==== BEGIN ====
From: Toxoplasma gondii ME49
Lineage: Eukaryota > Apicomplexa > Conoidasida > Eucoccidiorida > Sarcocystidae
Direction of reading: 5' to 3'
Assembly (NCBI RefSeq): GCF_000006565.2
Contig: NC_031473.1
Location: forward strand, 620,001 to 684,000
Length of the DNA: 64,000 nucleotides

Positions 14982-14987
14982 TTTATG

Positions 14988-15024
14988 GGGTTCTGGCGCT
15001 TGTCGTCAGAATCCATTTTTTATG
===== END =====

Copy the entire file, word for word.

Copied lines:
From: Toxoplasma gondii ME49
Lineage: Eukaryota > Apicomplexa > Conoidasida > Eucoccidiorida > Sarcocystidae
Direction of reading: 5' to 3'
Assembly (NCBI RefSeq): GCF_000006565.2
Contig: NC_031473.1
Location: forward strand, 620,001 to 684,000
Length of the DNA: 64,000 nucleotides

Positions 14982-14987
14982 TTTATG

Positions 14988-15024
14988 GGGTTCTGGCGCT
15001 TGTCGTCAGAATCCATTTTTTATG